“The investors can keep 100% of the produce and export it, all we are asking for is for them to invest in our sector and create employment for our people,” Ahmed al-Houti, head of Morocco’s Regional Investment Centre for Investment, told international press at the time. Saudi Arabia has also announced plans to invest $10 million (LE 56 million) in olive farming in Morocco within the year.
Algeria, on the other hand, has adopted a more cautious approach to renting its soil. The country announced in April 2010 it was opening its farmland in order to jump-start its flagging agricultural sector, which employs a quarter of the population while contributing less than 10% of GDP.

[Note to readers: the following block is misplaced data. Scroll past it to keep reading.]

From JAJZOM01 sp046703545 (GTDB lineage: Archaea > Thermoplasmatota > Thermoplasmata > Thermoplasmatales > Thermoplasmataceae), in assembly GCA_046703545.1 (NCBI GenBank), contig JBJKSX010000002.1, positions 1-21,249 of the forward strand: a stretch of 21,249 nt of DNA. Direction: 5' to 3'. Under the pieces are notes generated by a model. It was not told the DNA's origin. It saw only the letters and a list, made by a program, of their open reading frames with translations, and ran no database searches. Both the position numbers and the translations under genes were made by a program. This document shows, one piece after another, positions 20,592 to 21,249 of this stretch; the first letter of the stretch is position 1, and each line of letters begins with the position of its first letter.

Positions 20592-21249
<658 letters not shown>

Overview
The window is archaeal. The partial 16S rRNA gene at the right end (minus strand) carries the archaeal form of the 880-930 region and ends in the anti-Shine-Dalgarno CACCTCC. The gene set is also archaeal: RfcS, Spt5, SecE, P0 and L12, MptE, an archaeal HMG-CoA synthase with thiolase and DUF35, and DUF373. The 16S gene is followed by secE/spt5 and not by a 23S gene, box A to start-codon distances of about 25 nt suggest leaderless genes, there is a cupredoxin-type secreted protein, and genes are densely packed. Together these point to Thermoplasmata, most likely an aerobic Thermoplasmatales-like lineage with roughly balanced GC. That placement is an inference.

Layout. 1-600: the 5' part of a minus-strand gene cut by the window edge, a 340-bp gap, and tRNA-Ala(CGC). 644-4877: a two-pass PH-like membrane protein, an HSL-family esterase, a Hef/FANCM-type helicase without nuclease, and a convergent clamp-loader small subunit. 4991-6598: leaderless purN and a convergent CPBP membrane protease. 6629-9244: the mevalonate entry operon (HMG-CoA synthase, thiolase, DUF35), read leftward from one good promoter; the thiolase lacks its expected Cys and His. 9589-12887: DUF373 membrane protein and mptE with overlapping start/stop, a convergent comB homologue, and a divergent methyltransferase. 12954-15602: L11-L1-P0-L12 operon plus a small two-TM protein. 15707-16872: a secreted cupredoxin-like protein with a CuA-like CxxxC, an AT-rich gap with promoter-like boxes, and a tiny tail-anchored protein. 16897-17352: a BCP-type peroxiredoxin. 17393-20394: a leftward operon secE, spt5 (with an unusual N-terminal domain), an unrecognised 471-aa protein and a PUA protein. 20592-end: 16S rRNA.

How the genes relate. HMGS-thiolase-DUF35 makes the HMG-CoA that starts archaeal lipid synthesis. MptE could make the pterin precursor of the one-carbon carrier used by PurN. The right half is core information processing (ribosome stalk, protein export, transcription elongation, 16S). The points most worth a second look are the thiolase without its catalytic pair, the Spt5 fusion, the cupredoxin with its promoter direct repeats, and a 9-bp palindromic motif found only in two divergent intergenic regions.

Foreign investors may form partnerships with local companies and bring technology and capital to help Algeria increase its agricultural production, but are not allowed to have a majority stake. “Regarding the farms intended for foreign investment, assets will remain national ones because land is not for sale,” said Mohamed Cherif Ould Hocine, head of the National Chamber of Agriculture.
While some North African countries are selling land, others struggling with dry climates are starting to buy land tracts overseas and in other African nations to feed their own growing populations. Despite ongoing efforts to transform desert land into fertile soil, Egypt suffers a dearth of arable land, estimated at only 3% of land mass. As a result, land prices are high and agriculture generally unprofitable.
“A major obstacle to the continual development of agriculture land in Egypt is pricing, as there is still a great deal of speculation involved in land available for farming in the Nile River Delta,” says Daniel Leroux, the CEO of Kingdom Agricultural Development Company, a subsidiary of Saudi Arabia-based Kingdom Holding.